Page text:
View Full Version : Vapor Barrier Question

John Yogus
03-28-2010, 12:31 PM
Not sure if this is the correct forum for this, but we'll give it a shot. I want to put blown insulation in my attic. There is a floor in my attic, so I will have to lift boards to get to it. I will be blowing in over 3 bedrooms and a bathroom. Do I need to worry about putting vapor barrier down before blowing insulation? If so, this would go down first and then insulation over top, correct? Also, I was told that insulating my vertical walls in my attic would help. Any truth to this? I was always under the impression that the attic floor would be best. If this would help, in my climate (PA), which side should I consider my warm side to put the barrier on (between wall and insulation OR staple barrier to studs on top of insulation)?


Paul Ryan
03-28-2010, 1:05 PM

I am in MN and just blew in about 60 bags last autum to add to my insulation. You don't have to put a barrier down unless it is code in PA. It doesn't hurt it would stop any moisture if you had any. But if you have adequate venting you shouldn't have moisture issues. Insulating the verticle walls again would help, but in the case of an unheated attic it will do very little. Heat rises so you don't need nearly the same insulation on the walls as you do celing/floor. As far as I know insulating the walls of the attic would just keep some of the heat in the attic a little longer before it escapes the roof.

Terry Achey
03-28-2010, 8:14 PM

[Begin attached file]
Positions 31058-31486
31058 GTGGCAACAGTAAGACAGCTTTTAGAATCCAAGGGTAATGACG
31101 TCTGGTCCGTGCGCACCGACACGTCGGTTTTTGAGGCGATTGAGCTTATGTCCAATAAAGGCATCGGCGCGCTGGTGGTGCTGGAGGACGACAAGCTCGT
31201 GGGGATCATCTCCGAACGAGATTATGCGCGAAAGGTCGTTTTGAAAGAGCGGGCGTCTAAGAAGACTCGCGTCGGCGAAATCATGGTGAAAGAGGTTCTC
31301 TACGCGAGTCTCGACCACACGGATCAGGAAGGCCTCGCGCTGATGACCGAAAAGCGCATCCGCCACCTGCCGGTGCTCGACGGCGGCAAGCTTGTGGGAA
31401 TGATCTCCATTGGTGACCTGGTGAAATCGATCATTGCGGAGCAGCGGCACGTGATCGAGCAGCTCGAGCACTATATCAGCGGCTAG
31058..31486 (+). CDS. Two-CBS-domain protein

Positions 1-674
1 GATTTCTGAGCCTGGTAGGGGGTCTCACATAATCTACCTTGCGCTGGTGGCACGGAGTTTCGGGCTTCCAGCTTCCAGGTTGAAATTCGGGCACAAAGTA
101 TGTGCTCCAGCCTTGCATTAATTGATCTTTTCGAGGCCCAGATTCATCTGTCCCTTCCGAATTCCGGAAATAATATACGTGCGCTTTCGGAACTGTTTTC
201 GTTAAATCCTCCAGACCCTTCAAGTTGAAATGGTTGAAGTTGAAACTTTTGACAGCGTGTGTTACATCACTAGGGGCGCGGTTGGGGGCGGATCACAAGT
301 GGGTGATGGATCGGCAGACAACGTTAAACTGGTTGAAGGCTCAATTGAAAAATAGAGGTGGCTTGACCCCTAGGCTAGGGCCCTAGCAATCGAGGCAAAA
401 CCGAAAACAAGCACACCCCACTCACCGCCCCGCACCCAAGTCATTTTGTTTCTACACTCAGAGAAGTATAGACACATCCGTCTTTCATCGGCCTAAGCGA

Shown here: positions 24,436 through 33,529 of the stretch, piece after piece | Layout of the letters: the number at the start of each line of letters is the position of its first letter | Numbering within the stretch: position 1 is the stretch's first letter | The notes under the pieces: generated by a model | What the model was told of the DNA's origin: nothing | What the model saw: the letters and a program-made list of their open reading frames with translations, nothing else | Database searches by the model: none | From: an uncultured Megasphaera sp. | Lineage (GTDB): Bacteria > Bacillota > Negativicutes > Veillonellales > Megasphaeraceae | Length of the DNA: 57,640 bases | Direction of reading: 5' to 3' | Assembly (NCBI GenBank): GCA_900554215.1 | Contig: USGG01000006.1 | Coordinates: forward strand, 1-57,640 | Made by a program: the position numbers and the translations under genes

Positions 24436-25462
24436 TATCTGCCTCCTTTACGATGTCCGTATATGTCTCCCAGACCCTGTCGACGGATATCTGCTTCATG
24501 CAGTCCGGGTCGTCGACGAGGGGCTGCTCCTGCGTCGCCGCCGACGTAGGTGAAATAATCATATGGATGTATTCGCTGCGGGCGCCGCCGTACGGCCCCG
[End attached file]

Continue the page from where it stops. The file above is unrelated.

Definatley do not want to have your vapor barrier on top of the insulation. You can trap moisture from teh house in your insulation. The vapor barrier (attic or side walls) always goes next to the living space. Unless you heat your attic, insulating the attic walls will serve little purpose since most attics have louvers or ridge vents.

While not required, vapor barriers will help keep humidity in the home in the cold, dry winter temps. Humidity is important to keep room temps feeling comfortable. You homes humidity will easily and quickly pass right through drywall and plaster in the winter w/o a vapor barrier.

In you case, taking up folor boards, it will be difficult to place an tight and effective plastic barrier in the attic floor. Most important part is that your adding the insulation....the more the better.


Rob Fisher
03-28-2010, 9:39 PM

...The vapor barrier (attic or side walls) always goes next to the living space...

Terry is right. In PA climates the vapor barrier always goes on the living space side. This changes in different climates so I always like to remember it that the vapor barrier always goes on the hot side of the wall or ceiling. In PA we heat more than cool so it goes on the inside of the insulation. In Florida they cool most of the time so the vapor barrier should go on the outside of the insulation.

You also mentioned that the new insulation and vapor barrier will be going over a bathroom. If it does not have a bath fan in it now, you probably want to seriously consider putting one in as you will now be trapping much more the the hot humid air into the bathroom.